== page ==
The Giant's Causeway forms a promontory jutting out to sea; it is made up of the juxtaposition of prisms of cooled lava. The largest of these prisms reach nearly 12 meters in height. Most are hexagonal in cross section, but about 30% are pentagons and some columns have four, seven, eight or even nine or ten faces. The section of the prisms can have a flat, convex or concave surface. The set evokes an old pavement with irregular paving.



The Giant's Causeway results from the erosion by the sea of a basaltic lava flow dating back 50-60 million years (Cenozoic).

During the Paleogene (early Cenozoic), the Antrim region experienced intense geological activity linked to the opening of the North Atlantic Ocean. During these magmatic events, basaltic lavas forced a passage through the pre-existing limestone geological layers (Mesozoic). These lavas, once cooled, formed a large basaltic plateau. The Antrim plateau is in fact a trap (piling of basaltic flows), where one can distinguish three series of volcanic outpouring. The Causeway basalt belongs to the series of middle basalts.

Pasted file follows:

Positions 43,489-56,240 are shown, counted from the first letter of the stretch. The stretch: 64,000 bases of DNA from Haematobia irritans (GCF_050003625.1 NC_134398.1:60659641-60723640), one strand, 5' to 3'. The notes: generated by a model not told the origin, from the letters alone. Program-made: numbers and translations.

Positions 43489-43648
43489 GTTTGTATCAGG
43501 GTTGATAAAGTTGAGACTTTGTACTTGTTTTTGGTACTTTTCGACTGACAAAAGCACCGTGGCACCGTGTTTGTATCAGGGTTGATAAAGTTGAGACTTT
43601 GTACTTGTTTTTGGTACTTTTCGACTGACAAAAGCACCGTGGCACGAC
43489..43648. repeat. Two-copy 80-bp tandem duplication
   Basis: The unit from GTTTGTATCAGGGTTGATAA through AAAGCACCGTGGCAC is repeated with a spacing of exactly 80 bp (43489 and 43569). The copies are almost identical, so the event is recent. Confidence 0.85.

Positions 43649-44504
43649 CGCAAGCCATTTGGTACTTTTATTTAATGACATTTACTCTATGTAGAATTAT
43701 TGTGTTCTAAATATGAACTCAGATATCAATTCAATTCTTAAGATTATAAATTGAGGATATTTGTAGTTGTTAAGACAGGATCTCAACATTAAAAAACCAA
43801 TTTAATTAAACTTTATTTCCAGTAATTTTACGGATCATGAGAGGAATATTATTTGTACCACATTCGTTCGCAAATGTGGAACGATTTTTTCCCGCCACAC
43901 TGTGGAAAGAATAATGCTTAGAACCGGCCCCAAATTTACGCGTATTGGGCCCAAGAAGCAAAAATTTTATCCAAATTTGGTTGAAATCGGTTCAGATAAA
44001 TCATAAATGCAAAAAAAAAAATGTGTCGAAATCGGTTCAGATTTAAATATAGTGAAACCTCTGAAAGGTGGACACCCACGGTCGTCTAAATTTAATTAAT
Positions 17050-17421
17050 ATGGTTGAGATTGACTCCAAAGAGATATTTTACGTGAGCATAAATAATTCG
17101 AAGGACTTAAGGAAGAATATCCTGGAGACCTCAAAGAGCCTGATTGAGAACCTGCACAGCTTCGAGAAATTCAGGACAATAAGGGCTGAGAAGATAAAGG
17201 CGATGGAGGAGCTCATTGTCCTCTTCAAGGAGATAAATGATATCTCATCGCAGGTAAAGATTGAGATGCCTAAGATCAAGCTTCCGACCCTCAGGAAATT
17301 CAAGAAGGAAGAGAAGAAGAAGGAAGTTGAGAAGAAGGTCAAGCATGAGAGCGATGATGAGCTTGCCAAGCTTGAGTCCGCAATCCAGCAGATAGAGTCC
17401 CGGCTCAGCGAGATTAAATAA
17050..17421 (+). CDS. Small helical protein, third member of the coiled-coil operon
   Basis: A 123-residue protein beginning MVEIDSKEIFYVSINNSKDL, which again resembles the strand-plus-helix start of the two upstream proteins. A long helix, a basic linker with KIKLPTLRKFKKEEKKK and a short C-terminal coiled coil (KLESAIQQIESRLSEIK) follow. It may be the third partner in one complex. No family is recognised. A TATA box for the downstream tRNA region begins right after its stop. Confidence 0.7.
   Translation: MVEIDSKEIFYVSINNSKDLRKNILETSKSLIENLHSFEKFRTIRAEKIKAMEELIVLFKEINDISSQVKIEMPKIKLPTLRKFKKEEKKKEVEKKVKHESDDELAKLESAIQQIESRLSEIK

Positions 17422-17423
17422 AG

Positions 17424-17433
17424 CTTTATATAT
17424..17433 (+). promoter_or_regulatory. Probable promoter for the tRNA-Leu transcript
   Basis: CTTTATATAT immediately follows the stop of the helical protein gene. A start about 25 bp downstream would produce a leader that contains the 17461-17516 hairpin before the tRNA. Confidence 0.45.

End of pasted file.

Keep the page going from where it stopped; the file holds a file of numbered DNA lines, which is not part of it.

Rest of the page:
The rapid thermal contraction of the lava as it cooled created the hexagonal columnar fracturing, perpendicular to the surface of the ground where the flow spilled out (as this surface was not strictly flat, some columns are slightly oblique). Subsequently, the sides of the prisms served as a cooling surface, and transverse, horizontal fracturing appeared. It is the latter which has been used by sea erosion to flatten the basalt columns.